Author: ChiroPlanet.com
Source: JAMA Pediatr. 2016;170(10):964-970. doi:10.1001/jamapediatrics.2016.1775
Copyright: ProfessionalPlanets.com LLC 2016


page toppage toppage top




Can Your Mental Workload Affect Your Muscles?

It's no secret that hard manual labor can have an effect on the body. But a new study suggests there may be a connection between musculoskeletal disorders and mental workload, too.  How does mental stress affect our bodies? Research published in the Journal of Manipulative and Physiological Therapeutics investigated bank workers' mental workload against pain throughout nine different musculoskeletal regions. The results demonstrated that the more subjective mental workload the employees experienced, the higher their musculoskeletal pain, particularly in the neck and back. Over time, we are beginning to understand the relationship between mental stress and musculoskeletal pain. Last year, a similar study was conducted on hospital nurses, revealing similar results, suggesting that increased mental stress leads to increased musculoskeletal pains.  For doctors of chiropractic, this research highlights a philosophy that chiropractic care has always embraced: the importance of holistic care. Exceptional and effective chiropractic care relies on a comprehensive approach that sees the body as a complete entity. Through a multifaceted approach including physical therapy, spinal manipulation, massage, nutrition, and more, chiropractic care helps individuals manage both their pain and their lifestyle to improve and eliminate discomfort from the source. Particularly for those with mentally stressful jobs, good posture can be easy to forget about, for instance. Emphasis and instruction on proper techniques and form for employees who stand or sit at a computer for long periods of time is an excellent example of preventing musculoskeletal aches and pains from developing. By taking appropriate breaks and learning tips and methods for minimizing physical and mental stress at work, a doctor of chiropractic can help guide stressed out workers towards a holistic method of resolving their mental and physical fatigue.

Author: ChiroPlanet.com
Source: J Manipulative Physiol Ther. 2016 Jul-Aug;39(6):420-6.
Copyright: ProfessionalPlanets.com LLC 2016


page toppage toppage top




Unsafe Drinking Water: Millions of Americans Exposed to Toxic Chemicals

There are three things humans need to survive: safe food, air and water. Unfortunately, with all of the pollutants in the environment, more and more people are being exposed to unsafe drinking water. A study conducted by Harvard researchers found that substances called PFASs (poly- and perfluoroalkyl substances) are showing up in drinking water. PFASs are used in fabricating commercial and industrial products, as well as aqueous film-forming foams (used in fire fighter training). These toxic chemicals are produced at industrial sites, military and fire rescue training facilities, wastewater treatment plants and airports. Over six million people live close to such facilities and are at risk for exposure. PFASs have been linked to testicular and kidney cancers, obesity, and the disruption of hormones. Because of their small size, toxic chemicals can quickly accumulate in a child’s body. Adults, on the other hand, need to be exposed to higher levels of toxins or exposed for longer periods of time before getting sick. Harvard researchers recently studied over 500 children, aged 13 years. They tested the concentration levels of PFASs, as well as tetanus and diphtheria antibodies. Children exposed to higher PFAS levels had a 25 percent decrease in antibodies. The theory is that PFASs interfere with a child’s immune function and reduce the effectiveness of vaccines. The best option is to purchase and use a quality water filtration system in your home, and maintain and change your filters as recommended. Then, simply pack water with you wherever you go within a PBA-free container. If purchasing bottled water, ensure you safely recycle all your plastic water bottles.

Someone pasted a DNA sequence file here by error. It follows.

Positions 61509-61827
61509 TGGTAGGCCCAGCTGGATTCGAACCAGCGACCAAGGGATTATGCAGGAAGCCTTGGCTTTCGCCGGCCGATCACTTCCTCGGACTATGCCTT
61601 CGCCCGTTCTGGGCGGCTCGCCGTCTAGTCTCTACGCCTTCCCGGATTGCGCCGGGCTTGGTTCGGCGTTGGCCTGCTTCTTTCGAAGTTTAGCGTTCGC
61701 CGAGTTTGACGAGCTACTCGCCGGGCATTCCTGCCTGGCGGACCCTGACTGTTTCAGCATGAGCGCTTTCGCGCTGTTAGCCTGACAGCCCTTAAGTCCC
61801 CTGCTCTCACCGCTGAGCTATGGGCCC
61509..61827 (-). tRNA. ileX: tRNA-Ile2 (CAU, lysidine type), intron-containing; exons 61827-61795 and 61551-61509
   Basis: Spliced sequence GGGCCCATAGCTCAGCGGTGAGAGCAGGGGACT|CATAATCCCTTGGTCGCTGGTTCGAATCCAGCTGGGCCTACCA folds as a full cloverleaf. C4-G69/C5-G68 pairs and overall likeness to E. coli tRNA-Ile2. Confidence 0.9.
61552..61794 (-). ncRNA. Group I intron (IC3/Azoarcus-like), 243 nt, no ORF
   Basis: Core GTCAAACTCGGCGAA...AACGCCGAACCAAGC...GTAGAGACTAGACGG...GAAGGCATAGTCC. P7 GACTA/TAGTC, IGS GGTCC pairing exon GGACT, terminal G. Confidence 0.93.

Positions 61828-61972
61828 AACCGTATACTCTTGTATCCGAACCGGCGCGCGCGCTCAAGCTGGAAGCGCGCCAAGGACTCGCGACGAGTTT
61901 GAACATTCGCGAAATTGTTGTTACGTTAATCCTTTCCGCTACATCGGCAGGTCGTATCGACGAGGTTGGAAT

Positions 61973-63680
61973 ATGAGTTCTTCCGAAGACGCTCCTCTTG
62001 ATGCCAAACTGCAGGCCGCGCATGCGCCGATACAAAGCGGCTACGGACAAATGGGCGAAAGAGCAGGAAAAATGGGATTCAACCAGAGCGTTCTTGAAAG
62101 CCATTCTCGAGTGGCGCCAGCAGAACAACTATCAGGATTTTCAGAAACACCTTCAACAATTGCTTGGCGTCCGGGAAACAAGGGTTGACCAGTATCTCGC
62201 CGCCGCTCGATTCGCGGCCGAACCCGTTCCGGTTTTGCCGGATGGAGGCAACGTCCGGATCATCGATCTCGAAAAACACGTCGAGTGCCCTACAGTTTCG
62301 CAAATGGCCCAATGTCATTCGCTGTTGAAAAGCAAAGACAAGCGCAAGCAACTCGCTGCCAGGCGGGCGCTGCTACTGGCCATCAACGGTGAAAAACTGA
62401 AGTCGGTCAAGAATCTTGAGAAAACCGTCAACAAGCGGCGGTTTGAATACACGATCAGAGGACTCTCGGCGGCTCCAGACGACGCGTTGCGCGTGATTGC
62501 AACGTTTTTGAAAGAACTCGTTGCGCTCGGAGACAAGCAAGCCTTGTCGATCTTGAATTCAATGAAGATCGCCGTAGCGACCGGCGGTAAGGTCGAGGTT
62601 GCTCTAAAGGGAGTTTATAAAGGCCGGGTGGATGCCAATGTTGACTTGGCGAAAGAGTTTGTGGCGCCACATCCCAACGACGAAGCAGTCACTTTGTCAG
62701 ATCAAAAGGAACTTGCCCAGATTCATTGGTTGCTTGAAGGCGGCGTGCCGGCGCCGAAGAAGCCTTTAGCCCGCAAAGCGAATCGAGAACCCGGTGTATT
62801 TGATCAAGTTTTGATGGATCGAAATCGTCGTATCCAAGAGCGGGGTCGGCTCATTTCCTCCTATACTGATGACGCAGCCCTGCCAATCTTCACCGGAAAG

Author: ChiroPlanet.com
Source: Environmental Health Perspectives, online August 9, 2016.
Copyright: ProfessionalPlanets.com LLC 2016


page toppage toppage top






Articles 1-4 of 4 << first < previous next > last >